Getting it right
We have a social imperative to invest in the environment in which people live.
The key to any successful housing provider is in realising that building good quality homes is not enough if we are to create thriving communities where residents want to live. We have a social imperative to invest in the environment in which people live – amenities, opportunities, initiatives to improve health and wellbeing – and support for residents in terms of employability, training and experience.
Yet, different communities have different requirements; delivering the most effective support means knowing exactly what individual communities need.
This requires residents to get involved in decision making, and to make sure that they know how they can contribute to the success of our organisation’s investments and then enabling them to do so.
For example, we encourage residents to work together to set up a Residents Association in their community. These associations aim to promote and protect the interests of those living in an area by encouraging residents to communicate, take ownership and deal with issues occurring on their estate. Enabling these associations to run effectively means organising training sessions for members aimed at helping to improve their understanding of the role, which in turn increases their ability to affect change in an area.
When community investment is successful, we see:
- Fly tipping and anti-social behaviour reduced, often a result of working closely with our involved residents such as our Community Champions, Resident Associations and Resident Panels.
- Mental and physical health improved, by Resident Associations supporting ideas such as the creation of an allotment, our community Cafes running drop-in sessions for men to socialise, and organising monthly trips and tea and coffee mornings for the over 50s.
- Employment opportunities increased via initiatives such as our two Community Cafés and Employment, Support and Training team who provide residents with volunteering and work-experience opportunities, self-employment training and CV writing to name a few.
- Residents who are better able to sustain their tenancies as a result of support in anything from money management to help with food and furniture provision.
Hard to reach
While community involvement is ideal, getting residents engaged is often challenging. We want to be investing in the right project at the right time so that residents get the maximum impact from an initiative. This means reaching out to our residents in as many ways as possible.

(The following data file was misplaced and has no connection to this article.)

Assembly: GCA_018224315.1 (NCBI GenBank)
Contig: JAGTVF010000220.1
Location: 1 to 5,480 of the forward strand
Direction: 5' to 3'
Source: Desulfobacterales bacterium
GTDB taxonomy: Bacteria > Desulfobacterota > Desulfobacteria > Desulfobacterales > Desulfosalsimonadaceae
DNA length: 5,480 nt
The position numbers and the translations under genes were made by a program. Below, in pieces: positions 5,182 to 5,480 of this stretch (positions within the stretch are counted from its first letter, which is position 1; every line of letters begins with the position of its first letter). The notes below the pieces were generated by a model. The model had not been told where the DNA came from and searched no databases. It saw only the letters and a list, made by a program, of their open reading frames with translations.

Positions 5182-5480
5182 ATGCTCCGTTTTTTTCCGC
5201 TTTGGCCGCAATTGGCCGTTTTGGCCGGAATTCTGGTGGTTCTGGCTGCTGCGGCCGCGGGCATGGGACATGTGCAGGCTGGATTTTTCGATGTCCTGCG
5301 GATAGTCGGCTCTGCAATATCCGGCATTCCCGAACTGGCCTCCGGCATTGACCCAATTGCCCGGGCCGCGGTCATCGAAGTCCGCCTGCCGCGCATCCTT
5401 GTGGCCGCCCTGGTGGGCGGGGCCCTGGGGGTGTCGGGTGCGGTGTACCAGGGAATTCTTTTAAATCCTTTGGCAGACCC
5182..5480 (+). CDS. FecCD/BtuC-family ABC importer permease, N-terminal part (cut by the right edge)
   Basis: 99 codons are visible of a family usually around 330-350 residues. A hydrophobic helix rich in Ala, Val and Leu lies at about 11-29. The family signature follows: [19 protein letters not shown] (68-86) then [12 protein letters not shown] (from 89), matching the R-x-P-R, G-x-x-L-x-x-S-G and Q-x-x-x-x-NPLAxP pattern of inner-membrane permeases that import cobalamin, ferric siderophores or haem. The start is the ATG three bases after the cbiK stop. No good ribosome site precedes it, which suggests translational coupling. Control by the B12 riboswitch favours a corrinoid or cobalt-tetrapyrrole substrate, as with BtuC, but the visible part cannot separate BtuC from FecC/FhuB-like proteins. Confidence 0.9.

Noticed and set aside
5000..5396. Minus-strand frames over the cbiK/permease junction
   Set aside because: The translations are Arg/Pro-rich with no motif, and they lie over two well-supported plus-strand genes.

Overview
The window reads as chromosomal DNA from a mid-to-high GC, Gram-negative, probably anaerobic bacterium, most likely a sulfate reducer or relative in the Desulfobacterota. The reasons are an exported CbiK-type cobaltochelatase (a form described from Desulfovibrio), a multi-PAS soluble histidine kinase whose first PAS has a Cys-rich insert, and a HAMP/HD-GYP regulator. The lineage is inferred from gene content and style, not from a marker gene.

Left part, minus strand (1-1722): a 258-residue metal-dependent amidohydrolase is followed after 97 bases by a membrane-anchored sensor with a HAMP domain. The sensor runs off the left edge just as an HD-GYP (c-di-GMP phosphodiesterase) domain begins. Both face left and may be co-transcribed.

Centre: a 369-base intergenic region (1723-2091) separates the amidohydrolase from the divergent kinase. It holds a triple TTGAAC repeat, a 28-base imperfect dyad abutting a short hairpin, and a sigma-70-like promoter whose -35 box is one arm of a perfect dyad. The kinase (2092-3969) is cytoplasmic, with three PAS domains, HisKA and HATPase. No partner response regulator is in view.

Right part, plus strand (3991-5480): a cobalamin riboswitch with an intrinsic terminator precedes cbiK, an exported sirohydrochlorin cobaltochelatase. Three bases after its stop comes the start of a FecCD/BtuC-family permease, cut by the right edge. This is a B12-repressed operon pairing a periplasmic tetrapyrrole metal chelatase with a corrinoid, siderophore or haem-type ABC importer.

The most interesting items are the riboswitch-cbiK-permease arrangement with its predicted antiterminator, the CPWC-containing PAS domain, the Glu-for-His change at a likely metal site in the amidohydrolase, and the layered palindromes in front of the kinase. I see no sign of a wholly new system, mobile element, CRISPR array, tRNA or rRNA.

Our work is split into two teams – the Resident Involvement team and the Community Investment team.
The Resident Involvement team ensures residents are involved in some decisions that affect them; where possible residents are our first port of call when considering making changes to something like our payments system or Anti-Social Behaviour Policy.
The Community Investment team undertakes research that informs our decision making. In the past we have used census data and national data, but we realised that in some cases, we were delivering what we thought a community might want rather than what they actually needed.
To avoid this, we now gather our own data by directly speaking with our residents via:
- Door knocking – often results in detailed conversations about needs and issues.
- Email – provides detailed feedback and analysis by looking at open rates to see what people are actually interested in and then building on this to improve engagement.
- Resident panels – provide an opportunity for residents to meet with staff and provide their perspective on the quality and value for money of services provided by Radian.
- Resident Associations – allow residents to get together and discuss their needs and decide on how best to resolve these.
- Community Champions – put forward their ideas to help resolve or reduce common community issues such as anti-social behaviour and fly-tipping.
Making a difference
By delivering projects that a community feels they need, we find that more residents get involved in, and benefit from, the investment, improving their wellbeing, life chances and opportunities.
Community involvement initiatives such as Residents’ Associations, community champions, residents’ panels and face-to-face research result in community-needed projects. These projects, which could include allotments, cafés, food clubs and wellbeing initiatives that increase resident’s happiness, improve their environment as well as their physical and mental health and provide better employment rates and opportunities.
We must keep striving to increase engagement levels. Sometimes people are not aware of how they can get involved and often it’s the smaller things, which can be actioned quickly, that make the biggest difference.
– Steph Dutton, Community Investment Team Leader